This anthology of poems, short stories, and essays derives from the literary magazine, Bellevue Literary Review, which began publication in 2001. The editor of the magazine and her staff have selected what they consider to be the best literary pieces from the Review's first 6-7 years of publication. Like its parent magazine, the anthology focuses on work that addresses the illness experience, health, healing, and the experiences of health care professionals and other caregivers. The anthology is divided into three parts, each of which has several subsections. Part I, "Initiation," looks at patients' introduction to illness and introduction of doctors to medical education and medical practice. Part II, "Conflict: Grappling with Illness," divides into sections on disability, coping, madness, connections, and family. Part III: "Denouement," addresses mortality, death, loss, and aftermath.

Among the 81 authors represented, seven are physicians, and another half dozen or so are in other caregiving professions such as nursing, social work, counseling. Some writers are well recognized in the literary world (for example James Tate, Amy Hempel, Alicia Ostriker, Rachel Hadas, Sharon Olds, Philip Levine, Floyd Skloot, Julia Alvarez, David Lehman, Rafael Campo, and Abraham Verghese -- the latter two are physicians); most of the less well-known others have published in a variety of venues.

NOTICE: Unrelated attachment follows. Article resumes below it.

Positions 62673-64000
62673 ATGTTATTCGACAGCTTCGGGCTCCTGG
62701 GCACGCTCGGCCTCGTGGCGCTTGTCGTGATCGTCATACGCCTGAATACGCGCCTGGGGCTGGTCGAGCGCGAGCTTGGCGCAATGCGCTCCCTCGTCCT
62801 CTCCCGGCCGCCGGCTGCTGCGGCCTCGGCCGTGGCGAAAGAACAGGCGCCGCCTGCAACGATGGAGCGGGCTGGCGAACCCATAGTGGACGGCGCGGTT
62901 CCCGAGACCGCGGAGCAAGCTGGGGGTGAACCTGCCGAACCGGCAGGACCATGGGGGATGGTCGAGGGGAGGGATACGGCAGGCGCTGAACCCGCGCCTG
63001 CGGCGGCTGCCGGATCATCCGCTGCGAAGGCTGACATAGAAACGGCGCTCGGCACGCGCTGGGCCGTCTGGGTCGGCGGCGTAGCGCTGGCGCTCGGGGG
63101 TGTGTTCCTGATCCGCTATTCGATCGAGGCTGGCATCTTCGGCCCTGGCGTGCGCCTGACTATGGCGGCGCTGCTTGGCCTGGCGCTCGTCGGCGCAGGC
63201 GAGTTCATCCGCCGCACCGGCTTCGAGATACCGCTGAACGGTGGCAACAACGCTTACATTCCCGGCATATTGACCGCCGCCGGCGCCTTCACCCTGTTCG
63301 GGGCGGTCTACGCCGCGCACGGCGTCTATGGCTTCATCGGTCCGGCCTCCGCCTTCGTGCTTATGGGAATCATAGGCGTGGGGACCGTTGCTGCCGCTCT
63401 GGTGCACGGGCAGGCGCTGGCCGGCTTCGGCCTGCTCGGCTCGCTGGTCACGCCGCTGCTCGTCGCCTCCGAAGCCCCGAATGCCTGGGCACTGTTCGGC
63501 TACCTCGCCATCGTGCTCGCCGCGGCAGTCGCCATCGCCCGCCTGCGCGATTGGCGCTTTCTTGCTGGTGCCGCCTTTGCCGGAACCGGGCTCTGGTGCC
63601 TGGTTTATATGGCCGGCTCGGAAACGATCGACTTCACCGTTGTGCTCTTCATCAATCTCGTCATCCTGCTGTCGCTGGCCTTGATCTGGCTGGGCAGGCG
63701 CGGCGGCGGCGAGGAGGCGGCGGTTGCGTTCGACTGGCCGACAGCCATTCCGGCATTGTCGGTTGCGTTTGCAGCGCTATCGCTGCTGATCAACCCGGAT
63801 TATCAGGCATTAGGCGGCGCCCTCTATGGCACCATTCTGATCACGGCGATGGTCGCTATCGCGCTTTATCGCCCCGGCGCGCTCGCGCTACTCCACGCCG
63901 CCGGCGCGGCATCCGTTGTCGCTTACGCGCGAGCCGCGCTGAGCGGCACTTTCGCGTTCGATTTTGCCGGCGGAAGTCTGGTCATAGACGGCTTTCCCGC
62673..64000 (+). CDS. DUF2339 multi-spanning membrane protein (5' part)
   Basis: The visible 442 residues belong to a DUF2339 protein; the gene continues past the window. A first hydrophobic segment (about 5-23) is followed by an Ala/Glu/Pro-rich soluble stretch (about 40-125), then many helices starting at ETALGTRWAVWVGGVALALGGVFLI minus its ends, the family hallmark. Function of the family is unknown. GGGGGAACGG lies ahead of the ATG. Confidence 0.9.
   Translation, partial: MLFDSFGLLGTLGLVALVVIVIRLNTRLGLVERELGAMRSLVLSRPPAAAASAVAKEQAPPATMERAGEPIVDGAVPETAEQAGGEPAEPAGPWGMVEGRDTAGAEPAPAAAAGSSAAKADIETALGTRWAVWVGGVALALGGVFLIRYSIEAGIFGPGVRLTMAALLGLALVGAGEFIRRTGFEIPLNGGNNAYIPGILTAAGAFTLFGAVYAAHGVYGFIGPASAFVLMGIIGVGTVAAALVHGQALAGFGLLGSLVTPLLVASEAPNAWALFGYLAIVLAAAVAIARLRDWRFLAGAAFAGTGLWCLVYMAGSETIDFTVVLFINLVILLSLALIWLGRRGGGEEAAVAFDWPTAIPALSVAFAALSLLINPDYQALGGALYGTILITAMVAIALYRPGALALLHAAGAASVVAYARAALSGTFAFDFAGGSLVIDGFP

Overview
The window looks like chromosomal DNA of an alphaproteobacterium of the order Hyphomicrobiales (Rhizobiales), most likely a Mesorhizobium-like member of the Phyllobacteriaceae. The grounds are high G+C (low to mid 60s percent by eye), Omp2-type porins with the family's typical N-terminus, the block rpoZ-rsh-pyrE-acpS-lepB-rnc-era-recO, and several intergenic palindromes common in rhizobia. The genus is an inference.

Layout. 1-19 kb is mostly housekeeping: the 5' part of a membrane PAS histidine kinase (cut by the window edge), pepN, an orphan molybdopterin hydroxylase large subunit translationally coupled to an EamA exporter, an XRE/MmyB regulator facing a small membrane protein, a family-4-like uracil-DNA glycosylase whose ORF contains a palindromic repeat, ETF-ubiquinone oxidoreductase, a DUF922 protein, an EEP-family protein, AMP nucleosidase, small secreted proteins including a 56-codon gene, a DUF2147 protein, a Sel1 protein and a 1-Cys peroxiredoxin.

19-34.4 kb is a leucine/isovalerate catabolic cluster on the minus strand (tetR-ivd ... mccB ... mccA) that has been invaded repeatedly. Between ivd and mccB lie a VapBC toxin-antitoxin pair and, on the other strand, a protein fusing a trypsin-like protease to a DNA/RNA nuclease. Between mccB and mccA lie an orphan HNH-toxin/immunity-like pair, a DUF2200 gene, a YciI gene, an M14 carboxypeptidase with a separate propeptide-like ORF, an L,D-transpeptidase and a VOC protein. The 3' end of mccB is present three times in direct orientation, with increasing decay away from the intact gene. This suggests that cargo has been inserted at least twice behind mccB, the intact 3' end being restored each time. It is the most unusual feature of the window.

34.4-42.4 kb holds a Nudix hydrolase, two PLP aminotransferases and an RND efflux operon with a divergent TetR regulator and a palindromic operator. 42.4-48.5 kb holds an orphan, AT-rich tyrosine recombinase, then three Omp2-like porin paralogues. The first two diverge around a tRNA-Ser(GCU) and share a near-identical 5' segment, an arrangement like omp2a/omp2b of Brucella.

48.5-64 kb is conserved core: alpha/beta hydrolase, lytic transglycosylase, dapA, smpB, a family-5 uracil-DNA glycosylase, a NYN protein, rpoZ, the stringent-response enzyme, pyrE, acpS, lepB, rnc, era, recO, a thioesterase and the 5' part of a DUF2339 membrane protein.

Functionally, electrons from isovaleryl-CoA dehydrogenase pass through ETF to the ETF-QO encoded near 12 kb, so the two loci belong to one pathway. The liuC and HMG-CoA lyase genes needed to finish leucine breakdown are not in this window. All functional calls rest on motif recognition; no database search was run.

This will be a useful anthology for those who are beginning the venture of using imaginative literature to address issues of illness and health, disability, death and dying from the perspective of patients, family, and caregivers. The quality of the entries ranges from outstanding to good. The focus is on contemporary writing and contemporary experience. The editors are interested in having this anthology used in the training of health care students and professionals, as well as among general reading groups and others. To this end they have laboriously compiled a 39-page study guide that is available online at no cost ( For each individual anthology entry, the guide includes a list of questions and topic headings. While the anthology of course attempts to promote The Bellevue Literary Review, it has been thoughtfully conceptualized and constructed. One caveat, however, is that the works are nowhere identified by genre, which would have been helpful to users as they selected material for study. Although poems can be identified by their format on the page, the distinction between fiction and nonfiction is not always obvious--these distinctions can be important.


Introduction by physician-author Sherwin B. Nuland.


Bellevue Literary Press

Place Published

New York




Danielle Ofri & the staff of the Bellevue Literary Review

Page Count